Personality & Character Traits
Educators and scientists agree that having specific personality and character traits are paramount to success in education and life. Kidamentals intent is to provide a resource to increase awareness, learn about, and discuss cultivating these traits in our children.
Specific Kindergarten Readiness Characteristics
Go to the Kidamentals page for Kindergarten Readiness where we provide information from WaKIDS on characteristics that children entering kindergarten are expected to have, such as:
Now, let's dig into the essential life skills and traits for our children's success in education and life!
Caring (Kind; Nice; Fair; Ethical)
- Growing to be a respectful, caring, and responsible adult
- Learn more through Harvard's Making Caring Common Project
- The desire and ability to verbally exchange ideas, feelings, and concepts with others. This is related to a sense of trust in others and pleasure in engaging with others, including adults.
- Sense of control and mastery of one's body, behavior, and world
- Feels likely to succeed at what he undertakes and that adults will be helpful
Curious (Interested; Inquisitive)
- Taking an interest in experience for its own sake; finding things fascinating
- The sense that finding out about things is positive and leads to pleasure
Enthusiastic (Zest; Excited; Energy)
- Approaching life with excitement and energy; feeling alive and activated
- Read more in the Kidamentals Blog, "Zest - Approaching Life with Excitement and Energy"
Grateful (Appreciative; Thankful)
- Being aware of and thankful for the good things that happen
- The wish and capacity to have an impact and to act upon that with persistence. This is related to a sense of competence, of being effective.
Optimistic (Hope; Hopeful)
- Expecting the best in the future and working to achieve it
Persistent (Grit; Resilient)
- Finishing what one starts; completing something despite obstacles
- Read more in the Kidamentals Blog, "Persistence. Resilience. Grit"
- Utilize the 10 tips for promoting strength, resilience, and perseverance from Scholastic.com
- Learn about key considerations in, "What’s Wrong with Grit?" from University of California Berkeley's Greater Good Science Center
Self-Controlled (Self-Regulation; Executive Function; Focus; Disciplined; Forward looking)
- Regulating what one feels and does; being disciplined; can defer gratification
- The ability to modulate and control one's own actions (e.g. impulses) in age-appropriate ways; a sense of inner control
- Learn more at Harvard's Center on the Developing Child - Key Concepts: Executive Function
Socially Intelligent (Intuitive; People smart; Understanding; Cooperative)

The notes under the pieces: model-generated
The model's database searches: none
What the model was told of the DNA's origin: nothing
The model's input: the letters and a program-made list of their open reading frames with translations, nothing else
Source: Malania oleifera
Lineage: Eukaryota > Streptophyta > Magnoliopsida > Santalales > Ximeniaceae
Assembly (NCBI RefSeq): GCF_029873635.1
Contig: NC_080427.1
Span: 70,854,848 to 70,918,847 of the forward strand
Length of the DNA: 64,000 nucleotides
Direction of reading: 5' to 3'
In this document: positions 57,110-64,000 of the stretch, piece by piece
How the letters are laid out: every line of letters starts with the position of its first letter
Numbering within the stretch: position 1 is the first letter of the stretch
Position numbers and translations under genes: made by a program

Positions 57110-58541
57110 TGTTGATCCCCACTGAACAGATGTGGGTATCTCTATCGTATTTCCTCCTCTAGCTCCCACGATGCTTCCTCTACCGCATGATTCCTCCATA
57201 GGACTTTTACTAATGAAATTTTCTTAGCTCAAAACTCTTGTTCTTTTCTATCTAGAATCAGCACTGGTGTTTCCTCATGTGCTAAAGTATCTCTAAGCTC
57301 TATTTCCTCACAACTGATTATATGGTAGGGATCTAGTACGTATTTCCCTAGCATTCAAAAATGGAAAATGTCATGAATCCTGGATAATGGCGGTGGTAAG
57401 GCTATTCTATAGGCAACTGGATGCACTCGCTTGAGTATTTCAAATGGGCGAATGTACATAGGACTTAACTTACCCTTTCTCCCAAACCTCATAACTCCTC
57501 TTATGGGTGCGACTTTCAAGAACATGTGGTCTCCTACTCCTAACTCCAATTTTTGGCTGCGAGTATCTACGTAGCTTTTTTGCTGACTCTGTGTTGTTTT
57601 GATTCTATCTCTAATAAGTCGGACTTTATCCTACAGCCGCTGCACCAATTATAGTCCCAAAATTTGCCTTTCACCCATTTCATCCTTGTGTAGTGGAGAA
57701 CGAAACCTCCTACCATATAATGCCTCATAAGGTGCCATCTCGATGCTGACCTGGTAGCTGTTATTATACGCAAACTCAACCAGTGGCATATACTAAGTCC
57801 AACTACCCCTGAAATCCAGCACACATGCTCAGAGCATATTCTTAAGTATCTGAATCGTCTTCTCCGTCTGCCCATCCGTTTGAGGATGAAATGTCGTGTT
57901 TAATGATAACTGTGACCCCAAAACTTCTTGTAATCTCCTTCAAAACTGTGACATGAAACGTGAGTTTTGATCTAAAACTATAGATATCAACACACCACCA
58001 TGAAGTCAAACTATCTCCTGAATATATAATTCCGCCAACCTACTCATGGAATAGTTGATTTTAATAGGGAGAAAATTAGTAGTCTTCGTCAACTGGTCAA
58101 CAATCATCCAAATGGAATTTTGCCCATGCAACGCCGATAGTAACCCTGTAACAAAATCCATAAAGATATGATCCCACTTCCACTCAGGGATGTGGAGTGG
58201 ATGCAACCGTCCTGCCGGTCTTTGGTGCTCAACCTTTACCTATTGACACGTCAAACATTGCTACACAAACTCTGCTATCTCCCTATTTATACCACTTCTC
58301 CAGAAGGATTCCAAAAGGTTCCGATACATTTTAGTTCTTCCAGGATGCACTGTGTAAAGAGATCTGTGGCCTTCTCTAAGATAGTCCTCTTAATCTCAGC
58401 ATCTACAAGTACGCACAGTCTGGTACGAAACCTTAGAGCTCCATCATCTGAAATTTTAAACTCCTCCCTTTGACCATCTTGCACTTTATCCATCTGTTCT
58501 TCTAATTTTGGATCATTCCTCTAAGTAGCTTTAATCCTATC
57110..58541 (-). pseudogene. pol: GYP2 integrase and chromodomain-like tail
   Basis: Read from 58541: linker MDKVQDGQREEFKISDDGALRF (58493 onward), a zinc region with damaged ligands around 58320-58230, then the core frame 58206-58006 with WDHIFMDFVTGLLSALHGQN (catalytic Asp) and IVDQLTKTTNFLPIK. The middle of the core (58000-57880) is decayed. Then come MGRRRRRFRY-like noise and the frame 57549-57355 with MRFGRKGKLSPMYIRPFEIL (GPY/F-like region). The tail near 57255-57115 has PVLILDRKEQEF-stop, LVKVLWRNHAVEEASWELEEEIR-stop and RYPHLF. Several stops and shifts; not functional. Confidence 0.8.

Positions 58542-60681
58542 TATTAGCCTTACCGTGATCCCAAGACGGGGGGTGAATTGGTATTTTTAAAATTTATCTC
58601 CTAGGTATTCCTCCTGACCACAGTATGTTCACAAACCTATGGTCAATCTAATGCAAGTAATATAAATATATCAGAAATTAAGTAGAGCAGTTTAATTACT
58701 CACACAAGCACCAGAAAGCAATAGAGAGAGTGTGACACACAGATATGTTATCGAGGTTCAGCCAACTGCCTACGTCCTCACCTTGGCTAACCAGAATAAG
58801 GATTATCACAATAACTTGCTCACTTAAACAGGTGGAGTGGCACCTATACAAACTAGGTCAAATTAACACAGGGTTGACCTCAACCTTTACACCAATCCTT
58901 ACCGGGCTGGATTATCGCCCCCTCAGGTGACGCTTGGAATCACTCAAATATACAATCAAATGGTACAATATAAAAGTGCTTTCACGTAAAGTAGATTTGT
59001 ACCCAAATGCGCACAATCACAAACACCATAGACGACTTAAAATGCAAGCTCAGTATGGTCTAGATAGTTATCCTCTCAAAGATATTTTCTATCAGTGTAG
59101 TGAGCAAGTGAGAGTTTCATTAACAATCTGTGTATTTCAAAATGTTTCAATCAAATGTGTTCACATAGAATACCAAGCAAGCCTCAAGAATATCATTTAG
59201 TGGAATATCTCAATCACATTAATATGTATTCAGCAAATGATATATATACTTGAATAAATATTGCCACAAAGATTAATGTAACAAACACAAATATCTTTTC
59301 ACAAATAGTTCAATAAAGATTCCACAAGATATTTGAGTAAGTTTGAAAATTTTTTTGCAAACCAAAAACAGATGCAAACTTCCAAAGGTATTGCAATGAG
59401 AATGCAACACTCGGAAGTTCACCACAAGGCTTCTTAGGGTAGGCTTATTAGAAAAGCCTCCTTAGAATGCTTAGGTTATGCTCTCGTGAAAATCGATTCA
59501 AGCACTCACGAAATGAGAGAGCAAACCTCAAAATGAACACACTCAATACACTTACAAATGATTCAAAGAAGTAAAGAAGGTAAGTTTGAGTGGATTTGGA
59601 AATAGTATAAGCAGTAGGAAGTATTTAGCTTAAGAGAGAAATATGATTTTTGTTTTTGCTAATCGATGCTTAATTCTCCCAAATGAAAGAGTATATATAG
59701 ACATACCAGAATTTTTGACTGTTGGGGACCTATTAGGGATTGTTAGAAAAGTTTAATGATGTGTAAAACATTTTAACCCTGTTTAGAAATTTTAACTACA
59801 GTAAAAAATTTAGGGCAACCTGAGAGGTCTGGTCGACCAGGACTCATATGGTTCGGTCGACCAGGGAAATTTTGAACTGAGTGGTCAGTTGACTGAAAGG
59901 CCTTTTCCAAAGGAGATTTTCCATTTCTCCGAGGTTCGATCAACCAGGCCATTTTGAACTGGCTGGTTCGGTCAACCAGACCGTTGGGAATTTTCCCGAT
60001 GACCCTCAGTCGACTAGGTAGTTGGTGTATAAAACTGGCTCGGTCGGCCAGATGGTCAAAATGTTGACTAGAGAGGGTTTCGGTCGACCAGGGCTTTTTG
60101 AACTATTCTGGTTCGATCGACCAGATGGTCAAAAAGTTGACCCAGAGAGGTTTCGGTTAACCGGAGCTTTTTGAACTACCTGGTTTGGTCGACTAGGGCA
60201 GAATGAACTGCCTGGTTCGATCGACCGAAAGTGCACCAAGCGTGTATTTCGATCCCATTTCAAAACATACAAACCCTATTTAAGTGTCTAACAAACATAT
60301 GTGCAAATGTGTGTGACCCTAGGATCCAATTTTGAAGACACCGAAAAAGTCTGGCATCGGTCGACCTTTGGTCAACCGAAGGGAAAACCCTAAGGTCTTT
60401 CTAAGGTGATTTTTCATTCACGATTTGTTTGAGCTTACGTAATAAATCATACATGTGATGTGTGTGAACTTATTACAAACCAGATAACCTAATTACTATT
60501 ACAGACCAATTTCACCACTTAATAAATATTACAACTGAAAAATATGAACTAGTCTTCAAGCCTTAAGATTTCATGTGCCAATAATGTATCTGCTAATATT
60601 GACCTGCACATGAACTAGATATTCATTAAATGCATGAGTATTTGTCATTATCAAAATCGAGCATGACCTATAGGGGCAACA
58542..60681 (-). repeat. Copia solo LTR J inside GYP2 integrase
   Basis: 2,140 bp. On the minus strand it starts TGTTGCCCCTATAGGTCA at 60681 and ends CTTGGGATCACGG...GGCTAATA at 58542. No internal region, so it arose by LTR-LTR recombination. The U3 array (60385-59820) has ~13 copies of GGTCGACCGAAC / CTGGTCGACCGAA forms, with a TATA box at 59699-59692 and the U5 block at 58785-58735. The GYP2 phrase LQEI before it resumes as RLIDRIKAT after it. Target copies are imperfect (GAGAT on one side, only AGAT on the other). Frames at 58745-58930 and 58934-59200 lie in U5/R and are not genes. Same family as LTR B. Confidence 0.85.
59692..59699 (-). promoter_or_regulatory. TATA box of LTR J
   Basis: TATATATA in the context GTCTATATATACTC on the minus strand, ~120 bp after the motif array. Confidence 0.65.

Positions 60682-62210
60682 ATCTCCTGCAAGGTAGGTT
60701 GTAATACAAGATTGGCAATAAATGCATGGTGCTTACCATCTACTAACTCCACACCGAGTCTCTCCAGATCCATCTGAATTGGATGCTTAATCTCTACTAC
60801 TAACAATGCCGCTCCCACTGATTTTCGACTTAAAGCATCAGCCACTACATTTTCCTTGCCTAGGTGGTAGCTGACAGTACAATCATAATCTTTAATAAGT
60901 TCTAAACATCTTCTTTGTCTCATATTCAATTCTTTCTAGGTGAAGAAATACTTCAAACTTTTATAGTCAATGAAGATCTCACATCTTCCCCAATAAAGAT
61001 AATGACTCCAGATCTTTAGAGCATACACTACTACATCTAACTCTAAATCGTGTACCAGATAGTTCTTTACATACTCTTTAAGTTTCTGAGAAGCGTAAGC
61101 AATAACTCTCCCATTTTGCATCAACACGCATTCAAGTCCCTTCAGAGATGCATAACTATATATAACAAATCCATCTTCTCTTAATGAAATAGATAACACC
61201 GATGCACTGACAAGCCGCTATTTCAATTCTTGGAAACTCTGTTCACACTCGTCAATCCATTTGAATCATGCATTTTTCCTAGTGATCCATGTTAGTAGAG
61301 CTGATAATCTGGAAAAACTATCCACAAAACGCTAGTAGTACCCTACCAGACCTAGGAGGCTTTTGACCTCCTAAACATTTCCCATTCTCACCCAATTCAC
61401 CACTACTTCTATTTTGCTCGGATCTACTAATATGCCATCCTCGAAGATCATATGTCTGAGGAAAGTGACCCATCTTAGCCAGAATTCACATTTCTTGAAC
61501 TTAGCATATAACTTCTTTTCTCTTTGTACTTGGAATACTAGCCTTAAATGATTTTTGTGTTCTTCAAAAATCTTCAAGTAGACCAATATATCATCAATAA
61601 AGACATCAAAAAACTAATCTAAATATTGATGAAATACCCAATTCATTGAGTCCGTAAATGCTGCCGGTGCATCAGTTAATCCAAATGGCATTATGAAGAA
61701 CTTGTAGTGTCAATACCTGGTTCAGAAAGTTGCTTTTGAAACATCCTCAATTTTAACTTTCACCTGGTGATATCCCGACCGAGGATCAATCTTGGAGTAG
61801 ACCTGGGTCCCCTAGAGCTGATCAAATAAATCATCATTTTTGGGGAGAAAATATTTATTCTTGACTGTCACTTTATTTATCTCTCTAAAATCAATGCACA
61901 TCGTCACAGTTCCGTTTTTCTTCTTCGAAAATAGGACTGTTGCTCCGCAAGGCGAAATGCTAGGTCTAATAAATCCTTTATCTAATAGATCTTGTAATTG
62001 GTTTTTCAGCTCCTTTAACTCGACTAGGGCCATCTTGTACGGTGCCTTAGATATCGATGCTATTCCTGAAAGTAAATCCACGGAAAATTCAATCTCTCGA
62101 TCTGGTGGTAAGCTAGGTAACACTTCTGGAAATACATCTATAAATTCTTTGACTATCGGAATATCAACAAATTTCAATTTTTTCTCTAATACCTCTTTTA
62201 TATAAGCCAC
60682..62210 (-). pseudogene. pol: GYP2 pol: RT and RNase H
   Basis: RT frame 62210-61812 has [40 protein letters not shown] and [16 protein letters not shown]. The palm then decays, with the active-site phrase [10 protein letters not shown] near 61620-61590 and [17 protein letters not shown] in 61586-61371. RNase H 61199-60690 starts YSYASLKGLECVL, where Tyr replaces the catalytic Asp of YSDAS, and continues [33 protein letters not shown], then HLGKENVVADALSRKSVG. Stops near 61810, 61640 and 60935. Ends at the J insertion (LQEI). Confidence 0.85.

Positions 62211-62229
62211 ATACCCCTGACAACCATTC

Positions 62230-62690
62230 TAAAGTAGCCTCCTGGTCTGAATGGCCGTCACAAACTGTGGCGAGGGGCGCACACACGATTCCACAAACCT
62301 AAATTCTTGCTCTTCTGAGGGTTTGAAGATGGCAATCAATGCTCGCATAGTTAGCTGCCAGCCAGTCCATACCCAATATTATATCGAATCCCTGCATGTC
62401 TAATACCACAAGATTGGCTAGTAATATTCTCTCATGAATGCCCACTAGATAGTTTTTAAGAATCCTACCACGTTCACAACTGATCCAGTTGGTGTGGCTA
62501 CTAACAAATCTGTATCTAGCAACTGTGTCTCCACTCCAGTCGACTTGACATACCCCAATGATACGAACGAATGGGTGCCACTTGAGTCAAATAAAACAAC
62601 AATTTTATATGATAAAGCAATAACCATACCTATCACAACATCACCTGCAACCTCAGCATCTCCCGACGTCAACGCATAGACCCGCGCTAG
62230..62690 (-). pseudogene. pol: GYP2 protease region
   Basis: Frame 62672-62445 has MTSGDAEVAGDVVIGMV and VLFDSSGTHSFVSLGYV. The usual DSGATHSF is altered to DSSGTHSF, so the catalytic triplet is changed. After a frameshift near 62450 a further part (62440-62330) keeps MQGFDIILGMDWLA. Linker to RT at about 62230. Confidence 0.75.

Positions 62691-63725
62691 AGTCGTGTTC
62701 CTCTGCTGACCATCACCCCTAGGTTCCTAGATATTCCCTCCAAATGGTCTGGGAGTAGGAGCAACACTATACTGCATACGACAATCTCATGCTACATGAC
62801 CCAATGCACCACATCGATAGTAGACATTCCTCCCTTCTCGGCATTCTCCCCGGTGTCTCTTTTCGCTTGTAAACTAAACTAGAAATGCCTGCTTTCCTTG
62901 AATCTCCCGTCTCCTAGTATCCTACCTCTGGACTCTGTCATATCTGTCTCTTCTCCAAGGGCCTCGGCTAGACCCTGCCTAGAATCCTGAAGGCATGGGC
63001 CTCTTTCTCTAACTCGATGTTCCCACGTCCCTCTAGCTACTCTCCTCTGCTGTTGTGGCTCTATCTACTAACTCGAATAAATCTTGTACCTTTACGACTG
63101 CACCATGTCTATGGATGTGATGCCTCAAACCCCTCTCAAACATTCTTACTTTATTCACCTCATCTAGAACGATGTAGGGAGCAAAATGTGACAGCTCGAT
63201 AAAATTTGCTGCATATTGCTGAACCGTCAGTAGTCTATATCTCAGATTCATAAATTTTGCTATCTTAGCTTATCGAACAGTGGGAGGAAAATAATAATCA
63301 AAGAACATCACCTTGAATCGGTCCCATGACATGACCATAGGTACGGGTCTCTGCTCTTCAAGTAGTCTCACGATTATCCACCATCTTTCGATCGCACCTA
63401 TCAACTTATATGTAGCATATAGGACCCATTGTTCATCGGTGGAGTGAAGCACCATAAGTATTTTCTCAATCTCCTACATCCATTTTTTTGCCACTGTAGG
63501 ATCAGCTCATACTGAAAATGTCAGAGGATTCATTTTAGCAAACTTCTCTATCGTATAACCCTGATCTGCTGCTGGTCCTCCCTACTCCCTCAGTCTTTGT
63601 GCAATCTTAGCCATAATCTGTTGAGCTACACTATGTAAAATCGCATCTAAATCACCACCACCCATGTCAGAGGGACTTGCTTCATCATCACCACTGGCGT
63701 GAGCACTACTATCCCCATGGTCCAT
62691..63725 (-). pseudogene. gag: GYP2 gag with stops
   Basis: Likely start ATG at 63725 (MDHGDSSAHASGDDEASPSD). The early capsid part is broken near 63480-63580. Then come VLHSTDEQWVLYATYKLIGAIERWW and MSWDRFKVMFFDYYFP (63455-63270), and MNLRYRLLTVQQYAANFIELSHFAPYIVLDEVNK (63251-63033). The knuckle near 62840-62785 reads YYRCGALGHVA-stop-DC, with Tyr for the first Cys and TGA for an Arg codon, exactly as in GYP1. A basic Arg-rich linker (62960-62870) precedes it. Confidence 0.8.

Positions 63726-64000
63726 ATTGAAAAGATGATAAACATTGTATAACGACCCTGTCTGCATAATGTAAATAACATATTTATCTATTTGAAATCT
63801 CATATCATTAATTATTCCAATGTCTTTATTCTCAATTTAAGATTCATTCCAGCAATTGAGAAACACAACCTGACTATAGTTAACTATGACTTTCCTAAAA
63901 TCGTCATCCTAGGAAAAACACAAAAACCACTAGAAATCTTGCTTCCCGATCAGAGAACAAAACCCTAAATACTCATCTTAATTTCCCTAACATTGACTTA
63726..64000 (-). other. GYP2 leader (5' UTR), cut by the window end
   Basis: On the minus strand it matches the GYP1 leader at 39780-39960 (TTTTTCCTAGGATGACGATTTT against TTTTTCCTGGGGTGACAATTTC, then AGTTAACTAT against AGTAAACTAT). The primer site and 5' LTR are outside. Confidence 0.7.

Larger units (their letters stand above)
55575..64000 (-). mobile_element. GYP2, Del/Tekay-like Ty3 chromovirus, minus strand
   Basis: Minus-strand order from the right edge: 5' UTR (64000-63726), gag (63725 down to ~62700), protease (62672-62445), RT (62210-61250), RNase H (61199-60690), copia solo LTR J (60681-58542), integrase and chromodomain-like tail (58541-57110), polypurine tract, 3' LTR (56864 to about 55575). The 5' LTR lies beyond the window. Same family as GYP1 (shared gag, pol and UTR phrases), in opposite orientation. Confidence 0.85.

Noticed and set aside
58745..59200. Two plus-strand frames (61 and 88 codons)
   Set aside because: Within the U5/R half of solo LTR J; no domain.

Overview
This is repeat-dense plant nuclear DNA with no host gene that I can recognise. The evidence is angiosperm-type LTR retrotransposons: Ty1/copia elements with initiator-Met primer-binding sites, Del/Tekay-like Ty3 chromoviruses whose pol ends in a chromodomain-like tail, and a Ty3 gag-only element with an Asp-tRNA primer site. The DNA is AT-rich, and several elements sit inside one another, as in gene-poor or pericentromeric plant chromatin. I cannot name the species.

- Having the tools to successfully navigate the social world, such as being aware of the current surroundings/situation and reacting appropriately to social cues
- Having the ability to work with and cooperate with others
- Ability to engage with others based on the sense of being understood by and understanding others
Kidamentals has utilized the following sources for researching, understanding, and conveying information. Kidamentals also recommends these sources for parents or caretakers of children to attain a deeper understanding of the aforementioned personality and character traits:
Peterson, C., & Seligman, M. E. P. (2004). Character strengths and virtues: A handbook and classification. New York: Oxford University Press/Washington, DC: American Psychological Association
Borghans, L., Duckworth, A. L., Heckman, J. J., & ter Weel, B. (2008). The economics and psychology of personality traits. Journal of Human Resources, 43(4), 972-1059.(pdf)
- Resource listing: http://www.sas.upenn.edu/~duckwort/research.htm
- Link to document: http://www.sas.upenn.edu/~duckwort/images/publications/BorghansDuckworthHeckmanWeel_2008_EconomicsandPsychologyofPersonalityTraits.pdf
Heckman, James J. (2011). The American Family in Black and White:A Post-Racial Strategy for Improving Skills to Promote Equality. The National Bureau of Economic Research
- Link to Resource Listing with available pdf document: http://www.nber.org/papers/w16841
KIPP, the Knowledge Is Power Program, working with Dr. Angela Duckworth, Dr. Chris Peterson, and Dr. Martin Seligman, and in partnership with Riverdale Country School.
- Link to Resource (July 2013): http://www.kipp.org/our-approach/strengths-and-behaviors
Farrington, Camille A.; Roderick, Melissa; Allensworth, Elaine; Nagaoka, Jenny; Keyes, Tasha Seneca; Johnson, David W.; Beechum, Nicole O. (June, 2012). Teaching Adolescents to Become Learners: The Role of Noncognitive Factors in Shaping School Performance (pdf)